© 2024 Milwaukee Public Media is a service of UW-Milwaukee's College of Letters & Science
Play Live Radio
Next Up:
0:00 0:00
Available On Air Stations

Janet Yellen Tells House Panel Interest Rate Hike Likely Later This Year


There were a lot of tough questions for Janet Yellen on Capitol Hill today. The Federal Reserve chair was at the House Financial Services Committee to give lawmakers an update on the economy and on Fed policy. But as NPR's John Ydstie reports, the toughest questions weren't about economic policy, they were about who is in control, Congress or the Fed?

JOHN YDSTIE, BYLINE: The Federal Reserve was created by Congress, but it was designed to be an independent agency that could make monetary policy without congressional interference. At times, that's produced some tension between the fed's congressional overseers and its chairman. And in recent months, the tensions have risen sharply. They were on full display today as Janet Yellen faced off with Republicans on the House Financial Services Committee. The lawmakers have expressed growing frustration over the Fed's failure to respond to a subpoena for documents related to a leak of confidential information from a Fed meeting in 2012. Committee Chairman Jeb Hensarling of Texas raised the issue in his opening statement.


JEB HENSARLING: The Fed's refusal to cooperate in a congressional investigation threatens both its reputation and its credibility. The Fed is not above the law. This is a very serious matter and it must be resolved.

YDSTIE: Hensarling's remarks turned out to be restrained compared to the questioning by Sean Duffy, a Republican from Wisconsin.


SEAN DUFFY: Give me the legal authority that you have not to comply with the subpoena.

JANET YELLEN: We have indicated that we fully intend to cooperate with you to provide the documents. This matter is the subject of an open criminal investigation by the board's inspector general and by the Department of Justice. It will compromise...

DUFFY: No, no.

YELLEN: ...Likely compromise their investigation.

DUFFY: You are the chair - we have the right to these documents. You have the duty to provide them to us. We are entitled to do oversight. You're required to give us the documents. I hope that you'll reconsider your denial.

YDSTIE: Not surprisingly, the conflict was not resolved during this hearing. There were also some sparks as Republicans urged Yellen to tie rate hikes more directly to economic indicators like the level of inflation and GDP growth. Yellen said the economy was too complex and if Fed policy were constrained in that way, it could be damaging. Despite these fireworks, there was some time devoted to the economy's current health. Yellen said once again that sluggish growth in the first half of the year was due to temporary factors and that the Fed expects moderate growth and further improvement in the labor market in the second half of this year. And she said the Fed is likely to begin raising rates soon.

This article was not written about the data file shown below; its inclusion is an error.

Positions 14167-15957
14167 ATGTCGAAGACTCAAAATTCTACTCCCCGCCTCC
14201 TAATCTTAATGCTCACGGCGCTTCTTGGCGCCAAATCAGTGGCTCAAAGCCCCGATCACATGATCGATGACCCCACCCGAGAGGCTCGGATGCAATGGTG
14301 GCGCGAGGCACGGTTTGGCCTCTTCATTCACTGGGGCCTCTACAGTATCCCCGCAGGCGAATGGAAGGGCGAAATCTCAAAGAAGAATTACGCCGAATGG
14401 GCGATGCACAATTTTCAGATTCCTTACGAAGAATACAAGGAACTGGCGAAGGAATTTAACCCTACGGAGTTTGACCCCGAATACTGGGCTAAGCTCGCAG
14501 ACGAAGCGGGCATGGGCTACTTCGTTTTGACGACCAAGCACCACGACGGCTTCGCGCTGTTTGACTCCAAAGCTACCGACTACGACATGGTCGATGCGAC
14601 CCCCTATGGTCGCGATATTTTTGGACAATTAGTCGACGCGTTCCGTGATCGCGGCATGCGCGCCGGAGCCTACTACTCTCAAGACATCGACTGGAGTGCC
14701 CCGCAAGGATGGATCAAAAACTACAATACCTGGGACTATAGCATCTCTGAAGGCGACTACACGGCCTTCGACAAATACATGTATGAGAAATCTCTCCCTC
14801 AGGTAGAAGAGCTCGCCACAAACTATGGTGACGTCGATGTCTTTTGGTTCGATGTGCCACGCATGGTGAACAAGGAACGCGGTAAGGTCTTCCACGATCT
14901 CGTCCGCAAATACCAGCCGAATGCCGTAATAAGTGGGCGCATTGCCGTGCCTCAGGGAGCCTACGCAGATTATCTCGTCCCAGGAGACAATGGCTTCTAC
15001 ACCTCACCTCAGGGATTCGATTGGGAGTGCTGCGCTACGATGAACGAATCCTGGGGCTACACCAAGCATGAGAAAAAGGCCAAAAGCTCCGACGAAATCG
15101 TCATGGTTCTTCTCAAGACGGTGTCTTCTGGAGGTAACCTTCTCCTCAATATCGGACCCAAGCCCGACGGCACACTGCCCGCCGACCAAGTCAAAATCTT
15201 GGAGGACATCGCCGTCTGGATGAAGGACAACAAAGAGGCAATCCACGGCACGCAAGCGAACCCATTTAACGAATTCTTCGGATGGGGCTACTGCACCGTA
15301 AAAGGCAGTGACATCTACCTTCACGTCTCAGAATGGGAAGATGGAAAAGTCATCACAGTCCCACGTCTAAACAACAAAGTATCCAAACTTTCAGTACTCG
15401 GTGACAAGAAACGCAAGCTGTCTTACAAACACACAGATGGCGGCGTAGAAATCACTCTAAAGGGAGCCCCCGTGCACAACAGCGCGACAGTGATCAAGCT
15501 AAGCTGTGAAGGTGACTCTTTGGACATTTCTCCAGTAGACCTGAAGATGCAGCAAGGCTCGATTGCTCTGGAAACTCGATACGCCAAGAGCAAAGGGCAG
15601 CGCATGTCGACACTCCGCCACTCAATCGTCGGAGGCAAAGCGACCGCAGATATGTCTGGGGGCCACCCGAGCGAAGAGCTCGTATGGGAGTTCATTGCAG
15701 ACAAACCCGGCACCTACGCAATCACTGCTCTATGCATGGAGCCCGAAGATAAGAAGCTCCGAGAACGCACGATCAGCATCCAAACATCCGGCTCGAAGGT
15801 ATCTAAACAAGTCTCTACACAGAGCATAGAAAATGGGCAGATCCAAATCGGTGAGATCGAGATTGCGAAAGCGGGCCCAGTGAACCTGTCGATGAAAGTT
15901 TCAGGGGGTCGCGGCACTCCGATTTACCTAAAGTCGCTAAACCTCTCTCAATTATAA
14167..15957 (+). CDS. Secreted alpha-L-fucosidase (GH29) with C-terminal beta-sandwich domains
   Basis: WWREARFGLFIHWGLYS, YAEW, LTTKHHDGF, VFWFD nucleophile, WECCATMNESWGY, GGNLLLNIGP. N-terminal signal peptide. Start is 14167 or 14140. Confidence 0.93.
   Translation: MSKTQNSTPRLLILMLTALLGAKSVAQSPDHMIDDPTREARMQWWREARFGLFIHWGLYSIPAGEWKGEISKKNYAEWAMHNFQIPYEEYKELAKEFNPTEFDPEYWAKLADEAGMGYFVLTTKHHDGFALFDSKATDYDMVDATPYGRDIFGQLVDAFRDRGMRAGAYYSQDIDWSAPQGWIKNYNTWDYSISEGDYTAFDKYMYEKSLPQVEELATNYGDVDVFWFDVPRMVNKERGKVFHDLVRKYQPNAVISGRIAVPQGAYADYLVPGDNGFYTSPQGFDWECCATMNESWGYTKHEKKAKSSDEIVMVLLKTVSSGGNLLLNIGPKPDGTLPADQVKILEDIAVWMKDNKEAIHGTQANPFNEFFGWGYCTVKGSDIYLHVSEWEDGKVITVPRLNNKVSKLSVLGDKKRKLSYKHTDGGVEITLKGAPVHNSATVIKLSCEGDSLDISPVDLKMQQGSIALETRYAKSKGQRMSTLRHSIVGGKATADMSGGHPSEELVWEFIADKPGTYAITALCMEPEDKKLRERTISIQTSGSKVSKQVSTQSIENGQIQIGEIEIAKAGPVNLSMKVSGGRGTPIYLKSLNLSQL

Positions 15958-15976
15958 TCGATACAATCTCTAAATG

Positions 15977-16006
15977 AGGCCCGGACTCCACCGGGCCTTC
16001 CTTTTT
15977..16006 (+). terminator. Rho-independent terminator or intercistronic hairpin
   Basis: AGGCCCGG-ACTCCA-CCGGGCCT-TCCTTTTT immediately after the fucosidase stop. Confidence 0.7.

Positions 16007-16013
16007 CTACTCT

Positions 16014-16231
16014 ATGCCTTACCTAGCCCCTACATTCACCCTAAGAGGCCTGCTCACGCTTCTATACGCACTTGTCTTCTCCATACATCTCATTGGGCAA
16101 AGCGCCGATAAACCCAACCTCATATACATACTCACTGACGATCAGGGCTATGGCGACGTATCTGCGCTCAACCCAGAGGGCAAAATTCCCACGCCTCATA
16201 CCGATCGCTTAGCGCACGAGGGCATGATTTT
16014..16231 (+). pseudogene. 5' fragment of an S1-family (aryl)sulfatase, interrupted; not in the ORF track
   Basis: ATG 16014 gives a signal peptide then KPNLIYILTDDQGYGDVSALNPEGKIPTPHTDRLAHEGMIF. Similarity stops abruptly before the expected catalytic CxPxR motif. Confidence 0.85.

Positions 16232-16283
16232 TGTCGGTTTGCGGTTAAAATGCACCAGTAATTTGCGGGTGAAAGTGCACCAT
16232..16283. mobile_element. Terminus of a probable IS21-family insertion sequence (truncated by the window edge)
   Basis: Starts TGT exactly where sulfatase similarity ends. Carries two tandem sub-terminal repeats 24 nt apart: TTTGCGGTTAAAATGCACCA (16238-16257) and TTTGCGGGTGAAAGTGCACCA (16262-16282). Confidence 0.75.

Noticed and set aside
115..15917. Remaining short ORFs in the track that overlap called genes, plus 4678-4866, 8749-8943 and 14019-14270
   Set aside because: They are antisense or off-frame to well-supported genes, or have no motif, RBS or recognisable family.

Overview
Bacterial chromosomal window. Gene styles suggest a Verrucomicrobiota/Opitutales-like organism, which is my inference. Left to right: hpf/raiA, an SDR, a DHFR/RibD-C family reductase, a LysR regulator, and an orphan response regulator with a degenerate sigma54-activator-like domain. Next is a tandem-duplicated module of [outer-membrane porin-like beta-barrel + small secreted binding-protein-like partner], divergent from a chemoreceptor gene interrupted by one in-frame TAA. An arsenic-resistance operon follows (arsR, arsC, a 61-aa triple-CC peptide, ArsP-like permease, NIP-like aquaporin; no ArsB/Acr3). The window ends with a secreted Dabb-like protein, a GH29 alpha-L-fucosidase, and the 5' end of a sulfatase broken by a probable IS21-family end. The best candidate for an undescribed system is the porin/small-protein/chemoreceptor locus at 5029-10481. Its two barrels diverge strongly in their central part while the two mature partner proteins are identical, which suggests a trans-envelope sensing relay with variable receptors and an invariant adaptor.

YELLEN: If the economy evolves as we expect, economic conditions likely would make it appropriate at some point this year to raise the federal funds rate target.

YDSTIE: Democrat Carolyn Maloney of New York asked Yellen if it's possible further economic turmoil in Greece or other parts of the world might affect the Fed's rate hike schedule. Yellen said Fed policymakers are factoring-in the global situation.


YELLEN: As we've said all along, we have no judgment at this point about the appropriate date to raise the federal funds rate. Our judgment about that will depend on unfolding economic developments.

YDSTIE: A number of Republicans suggested that after more than six years of holding short-term interest rates near zero, it was past time for the Fed to push them up. But Democrats argued that with inflation remaining low and millions still out of work, the Fed should remain patient. John Ydstie, NPR News, Washington. Transcript provided by NPR, Copyright NPR.

John Ydstie has covered the economy, Wall Street, and the Federal Reserve at NPR for nearly three decades. Over the years, NPR has also employed Ydstie's reporting skills to cover major stories like the aftermath of Sept. 11, Hurricane Katrina, the Jack Abramoff lobbying scandal, and the implementation of the Affordable Care Act. He was a lead reporter in NPR's coverage of the global financial crisis and the Great Recession, as well as the network's coverage of President Trump's economic policies. Ydstie has also been a guest host on the NPR news programs Morning Edition, All Things Considered, and Weekend Edition. Ydstie stepped back from full-time reporting in late 2018, but plans to continue to contribute to NPR through part-time assignments and work on special projects.